Figure 2 & 3.


Currently there are two basic approaches to eliminate leaks from gland seals: Bellows and Magnetically Coupled Actuation.

Bellows do not actually exhibit truly zero emissions in real world scenarios because they have a micro-weld along their seam. Worse yet, they tend to leak more and more over time, and can eventually fail catastrophically. Furthermore, they tend to be very expensive, and have pressure, stroke, and size limitations that preclude them from being used in many applications, as well as have a finite cycle life. Finally, because bellows are thin enough to mechanically deform, damage from corrosion or material incompatibility can cause them to fail much more rapidly than a thicker piece of metal such as a valve bonnet would. 

Magnetically coupled valves do not suffer from these afflictions. Their sealed bonnet is mechanically sound, and designed for the same pressure rating as the rest of the valve body, so it does not flex or significantly deform, hence does not suffer from material fatigue as the bonnet possesses the same cycle life as the valve body itself.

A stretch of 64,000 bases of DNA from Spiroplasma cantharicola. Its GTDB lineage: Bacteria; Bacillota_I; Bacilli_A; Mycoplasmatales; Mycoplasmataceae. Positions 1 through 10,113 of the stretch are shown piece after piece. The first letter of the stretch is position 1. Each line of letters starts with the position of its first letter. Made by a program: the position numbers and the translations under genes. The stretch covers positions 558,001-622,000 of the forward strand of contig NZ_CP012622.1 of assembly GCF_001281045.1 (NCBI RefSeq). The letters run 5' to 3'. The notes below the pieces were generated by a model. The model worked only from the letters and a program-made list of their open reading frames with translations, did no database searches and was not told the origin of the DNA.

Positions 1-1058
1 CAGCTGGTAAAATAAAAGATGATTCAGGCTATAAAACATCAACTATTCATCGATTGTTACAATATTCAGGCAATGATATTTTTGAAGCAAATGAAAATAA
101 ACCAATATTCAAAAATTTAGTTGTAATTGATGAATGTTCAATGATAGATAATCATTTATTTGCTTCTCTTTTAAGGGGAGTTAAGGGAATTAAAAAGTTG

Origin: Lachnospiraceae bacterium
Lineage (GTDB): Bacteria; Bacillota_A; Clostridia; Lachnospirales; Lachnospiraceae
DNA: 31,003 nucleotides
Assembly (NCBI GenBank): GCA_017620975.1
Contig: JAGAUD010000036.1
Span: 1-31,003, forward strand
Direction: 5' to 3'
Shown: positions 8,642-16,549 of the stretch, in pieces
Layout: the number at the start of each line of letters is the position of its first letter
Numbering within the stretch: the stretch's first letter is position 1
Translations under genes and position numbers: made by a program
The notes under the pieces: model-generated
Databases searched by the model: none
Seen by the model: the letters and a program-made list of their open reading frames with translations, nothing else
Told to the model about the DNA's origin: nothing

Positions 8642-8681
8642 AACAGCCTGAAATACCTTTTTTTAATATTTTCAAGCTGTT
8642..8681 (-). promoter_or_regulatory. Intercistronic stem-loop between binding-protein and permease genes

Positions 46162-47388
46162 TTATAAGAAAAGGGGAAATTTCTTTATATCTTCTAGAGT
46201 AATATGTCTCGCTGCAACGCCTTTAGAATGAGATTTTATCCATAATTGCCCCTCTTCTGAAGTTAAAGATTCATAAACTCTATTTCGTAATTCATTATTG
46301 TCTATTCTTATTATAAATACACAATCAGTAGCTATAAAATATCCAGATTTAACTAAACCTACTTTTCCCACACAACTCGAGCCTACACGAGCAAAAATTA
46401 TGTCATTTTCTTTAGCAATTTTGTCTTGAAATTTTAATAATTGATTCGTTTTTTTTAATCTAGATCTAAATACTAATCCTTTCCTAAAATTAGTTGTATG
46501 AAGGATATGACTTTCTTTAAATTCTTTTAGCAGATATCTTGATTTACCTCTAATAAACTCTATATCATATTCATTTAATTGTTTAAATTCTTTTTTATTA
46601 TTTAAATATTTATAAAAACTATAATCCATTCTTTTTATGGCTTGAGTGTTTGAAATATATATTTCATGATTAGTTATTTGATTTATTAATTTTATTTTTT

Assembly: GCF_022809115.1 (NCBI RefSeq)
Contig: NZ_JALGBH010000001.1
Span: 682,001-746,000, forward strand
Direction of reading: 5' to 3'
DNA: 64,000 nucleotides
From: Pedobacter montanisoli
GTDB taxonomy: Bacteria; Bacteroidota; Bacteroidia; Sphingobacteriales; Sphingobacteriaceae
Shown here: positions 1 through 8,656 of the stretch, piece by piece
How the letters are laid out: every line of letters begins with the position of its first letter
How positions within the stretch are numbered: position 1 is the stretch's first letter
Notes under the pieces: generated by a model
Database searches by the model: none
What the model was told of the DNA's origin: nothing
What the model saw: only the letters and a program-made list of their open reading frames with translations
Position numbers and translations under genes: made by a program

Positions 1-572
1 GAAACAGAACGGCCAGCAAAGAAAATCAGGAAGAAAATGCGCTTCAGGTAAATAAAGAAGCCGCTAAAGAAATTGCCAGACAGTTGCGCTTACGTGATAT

Though the basic idea of magnetically actuated valves has been around for over 75 years, they simply were not practical in the past due to the expense and technical limitations of previous magnetic technology. In the last 15 years, rare earth magnets were determined as generally too expensive to be employed very broadly, and other types of magnets such as Alnico were considered simply too weak, and couldn’t generate enough torque or force to create a practical general purpose magnetically actuated valve.

The Approach
The next question to address is how to make magnetic actuation technology available to the broadest range of valve users as quickly as possible. A three-pronged approach can deliver the most benefits and value to many applications in a timely manner. 

First, there is a need to identify and address industries’ specific pain points in already existing applications. Some refinery operators say they have had trouble with bent stems and ill-fitting gland seals on 1.5” gate valves. Other petrochemical end users have cited their ¾” valves as the most problematic. Whichever valves tend to cause the most leaks and highest maintenance costs in a particular application can be prioritized. Situ kits are developed and stocked to convert these valves to completely sealed magnetic actuation whenever they start to leak while still in the system under pressure and in operation, thus eliminating any future fugitive emissions and maintenance costs.